What do "Relocation" Real Estate Agents Need to Know?
Real estate agents who work with buyers coming from other communities need to know plenty, because along with questions about the purchasing process, they'll be asked questions that most local residents don't ask.
While there are vast differences between the questions that will be asked in rural, suburban, and city neighborhoods, here's a sampling of questions that buyers can and might ask:
  • How far is it to each school that serves this area?
  • Are there alternative schools such as Montessori or church schools? Where are they? How many students and teachers?
  • How far to recreation, and what recreational opportunities exist?
  • What about taxes? County, city, local
  • Is there a difference in taxes between areas?
  • If you're close to a state line (which we were), what's the difference in state tax between the two?
  • Where are the day care centers?
  • Is there a gym? Where? What are their hours?
  • Where are all the churches?
  • Where is the nearest grocery store? Is there a discount grocery store anywhere nearby?
  • Where are the bus routes? (School bus and/or city bus)
  • Is there home delivery of mail? Morning or afternoon?
  • How are the internet hookups here? Is high speed readily available?
  • How about garbage service? Is it picked up or must you haul it somewhere? Where?
  • Is there recycle pickup? If not, where can you take recyclables?
  • Is there a good grooming kennel and/or dog boarding facility?
  • What about veterinarians? Is there an emergency vet clinic for after hours?
  • Where is the nearest hospital? Is there a small emergency clinic nearby?
  • Is there a care facility nearby?
  • How about a senior day care?
  • If this is a rural area, how often are the roads maintained?
  • If there's snow, how often are the roads/streets plowed?
  • Do you experience frequent power outages?
  • Is flooding a problem here?
  • How about mud slides?
  • What's the average temperature in winter and summer?
  • What's the elevation?
  • Are there poisonous snakes?
  • Are there poisonous spiders?
  • Is there a marina, and if so, what does it cost to keep a boat there?
  • Are there storage units available nearby? What do they cost?
  • Is there a stable for boarding horses, and if so, what does it cost?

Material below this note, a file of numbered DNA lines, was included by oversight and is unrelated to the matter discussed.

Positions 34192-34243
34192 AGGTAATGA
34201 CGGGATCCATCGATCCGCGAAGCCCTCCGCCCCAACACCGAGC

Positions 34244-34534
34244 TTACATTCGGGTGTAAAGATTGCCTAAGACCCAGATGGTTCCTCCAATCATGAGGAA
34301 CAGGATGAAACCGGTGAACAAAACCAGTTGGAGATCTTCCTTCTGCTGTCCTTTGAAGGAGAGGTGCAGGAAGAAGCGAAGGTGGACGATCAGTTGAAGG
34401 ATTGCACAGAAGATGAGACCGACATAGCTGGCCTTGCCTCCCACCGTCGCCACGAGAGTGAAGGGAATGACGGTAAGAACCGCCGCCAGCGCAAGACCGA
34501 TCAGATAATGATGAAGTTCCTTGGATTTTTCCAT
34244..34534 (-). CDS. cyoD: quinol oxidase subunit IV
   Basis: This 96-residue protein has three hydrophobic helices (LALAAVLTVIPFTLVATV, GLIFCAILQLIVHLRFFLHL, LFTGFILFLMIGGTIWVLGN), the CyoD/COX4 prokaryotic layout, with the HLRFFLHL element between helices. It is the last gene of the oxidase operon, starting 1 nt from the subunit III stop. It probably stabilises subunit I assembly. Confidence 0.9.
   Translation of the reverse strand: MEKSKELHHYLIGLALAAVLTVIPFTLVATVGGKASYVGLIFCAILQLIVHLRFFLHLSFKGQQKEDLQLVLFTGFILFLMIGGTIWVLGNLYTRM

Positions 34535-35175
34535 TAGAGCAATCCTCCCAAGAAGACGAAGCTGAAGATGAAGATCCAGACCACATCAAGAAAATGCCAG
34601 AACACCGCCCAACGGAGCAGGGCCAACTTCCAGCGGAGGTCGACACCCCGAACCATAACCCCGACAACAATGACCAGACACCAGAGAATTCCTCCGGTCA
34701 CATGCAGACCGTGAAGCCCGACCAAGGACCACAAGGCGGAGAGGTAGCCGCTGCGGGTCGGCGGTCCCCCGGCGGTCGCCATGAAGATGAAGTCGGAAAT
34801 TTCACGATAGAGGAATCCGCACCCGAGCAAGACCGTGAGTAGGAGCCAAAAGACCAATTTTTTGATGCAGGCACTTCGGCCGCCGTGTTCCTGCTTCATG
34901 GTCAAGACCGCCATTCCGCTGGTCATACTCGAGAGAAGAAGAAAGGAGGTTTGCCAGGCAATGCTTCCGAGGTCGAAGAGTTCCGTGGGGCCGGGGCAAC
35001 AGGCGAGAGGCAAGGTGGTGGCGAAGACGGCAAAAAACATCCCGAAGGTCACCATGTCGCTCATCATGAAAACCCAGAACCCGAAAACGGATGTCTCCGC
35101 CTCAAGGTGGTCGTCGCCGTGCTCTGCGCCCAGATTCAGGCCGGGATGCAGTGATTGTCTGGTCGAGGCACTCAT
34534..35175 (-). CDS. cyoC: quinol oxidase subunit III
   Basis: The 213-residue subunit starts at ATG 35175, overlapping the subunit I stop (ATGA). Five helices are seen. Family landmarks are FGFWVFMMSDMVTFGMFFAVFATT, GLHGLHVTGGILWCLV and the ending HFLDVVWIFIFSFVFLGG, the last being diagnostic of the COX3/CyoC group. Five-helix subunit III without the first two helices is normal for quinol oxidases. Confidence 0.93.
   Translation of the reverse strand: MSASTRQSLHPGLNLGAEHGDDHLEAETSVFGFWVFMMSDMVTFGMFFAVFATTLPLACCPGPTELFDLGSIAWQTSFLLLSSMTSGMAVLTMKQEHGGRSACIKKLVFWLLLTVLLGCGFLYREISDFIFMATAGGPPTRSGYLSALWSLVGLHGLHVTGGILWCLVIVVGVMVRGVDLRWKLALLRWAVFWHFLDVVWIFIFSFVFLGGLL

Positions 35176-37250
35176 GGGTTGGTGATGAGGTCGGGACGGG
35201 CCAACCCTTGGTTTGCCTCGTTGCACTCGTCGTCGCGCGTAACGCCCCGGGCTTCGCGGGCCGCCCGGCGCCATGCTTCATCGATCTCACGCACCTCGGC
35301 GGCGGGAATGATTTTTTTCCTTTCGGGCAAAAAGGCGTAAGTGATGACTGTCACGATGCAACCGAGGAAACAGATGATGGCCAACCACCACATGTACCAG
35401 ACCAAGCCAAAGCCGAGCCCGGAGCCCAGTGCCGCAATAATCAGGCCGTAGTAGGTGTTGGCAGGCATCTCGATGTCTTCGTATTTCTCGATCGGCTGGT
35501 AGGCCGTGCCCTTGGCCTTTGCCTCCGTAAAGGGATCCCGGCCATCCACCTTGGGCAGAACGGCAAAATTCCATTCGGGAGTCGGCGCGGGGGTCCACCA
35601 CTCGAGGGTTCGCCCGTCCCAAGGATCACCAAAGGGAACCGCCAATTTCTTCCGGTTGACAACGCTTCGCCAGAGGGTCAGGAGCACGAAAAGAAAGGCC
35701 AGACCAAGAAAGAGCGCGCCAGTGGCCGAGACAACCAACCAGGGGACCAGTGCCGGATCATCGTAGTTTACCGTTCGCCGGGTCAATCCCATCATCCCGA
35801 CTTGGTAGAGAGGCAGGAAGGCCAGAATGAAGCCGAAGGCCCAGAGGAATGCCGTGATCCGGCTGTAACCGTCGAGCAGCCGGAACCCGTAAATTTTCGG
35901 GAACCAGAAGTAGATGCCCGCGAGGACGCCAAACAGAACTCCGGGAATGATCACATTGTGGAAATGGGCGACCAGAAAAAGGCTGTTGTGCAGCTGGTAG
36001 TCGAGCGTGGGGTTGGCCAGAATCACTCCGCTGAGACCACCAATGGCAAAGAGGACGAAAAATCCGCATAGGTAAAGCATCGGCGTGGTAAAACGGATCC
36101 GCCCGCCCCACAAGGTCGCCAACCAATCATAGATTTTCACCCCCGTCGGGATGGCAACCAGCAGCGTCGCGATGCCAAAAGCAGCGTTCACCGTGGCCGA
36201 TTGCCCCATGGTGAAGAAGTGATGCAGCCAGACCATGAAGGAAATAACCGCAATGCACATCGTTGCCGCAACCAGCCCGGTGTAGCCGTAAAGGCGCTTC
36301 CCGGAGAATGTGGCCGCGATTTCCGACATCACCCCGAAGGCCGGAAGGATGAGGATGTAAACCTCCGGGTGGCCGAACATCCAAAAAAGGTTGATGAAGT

• Is there an indoor arena nearby?
  • Are there activities for horsemen?
  • Is there a local 4-H club? What kind of projects?
  • Are there Boy Scout and Girl Scout troops?
  • Are all the kid's sports through the schools, or is there a local parents group that does softball, soccer, etc.
  • Is there an adult softball team?
  • Is there a "town team" that plays basketball?
  • What are the local celebrations? When are they held?
  • Are there Christmas programs?
  • Is there an opera house or stadium where big events are held? What kinds of events?
  • Is there a County Fair anywhere nearby?
  • Does the community celebrate the 4th of July?
Whew! I'm tired just writing all that - and the list isn't even complete!
But keep in mind, these are mostly things that local residents who use the various services and business already know. They're things that someone moving into the area will also want to know.
You already know this, but... there's one question you must not answer...
The one question you'll be asked that you can't answer is about the age, familial status, and/or ethnic makeup of the neighborhood. That goes against fair housing laws, so don't do it.
How do you connect with those relocating buyers?
Of course, some of them will contact you via your website, if your web copy tells them that you're an agent they can rely on. 
But it also doesn't hurt to make the acquaintance of people in Human Resources who can pass your name along to new hires. Even if your town, like mine, has no corporations that move people around, you probably do have schools.
Find out who is in charge of hiring new teachers. Then let them know that you'll go out of your way to provide the added service that relocating buyers need.
Use my free HR letter, then follow it up with a call or a visit.
Then send my Relocation letters to all those individuals who will soon be relocating to your city.
An idea for you:
If you like to help relocating buyers and if you know the answers to those questions and more, why not say so?
Why not add a page to your website telling those relocating buyers about the added services you provide, and letting them know that you do have the answers to their most pressing questions.
Then take my list, alter it to suit your location (no mention of snow plowing if you live in the South or County roads if you have a city-only territory), and post it on your site.
If you need help writing that page, or if you need a "Better Bio" to present the many benefits you offer to your clients, get in touch.
Meanwhile... I wish you many reasons to be thankful as we approach Thanksgiving.
Here's to your prosperity,
Copy by Marte       Priest River, Idaho       www.copybymarte.com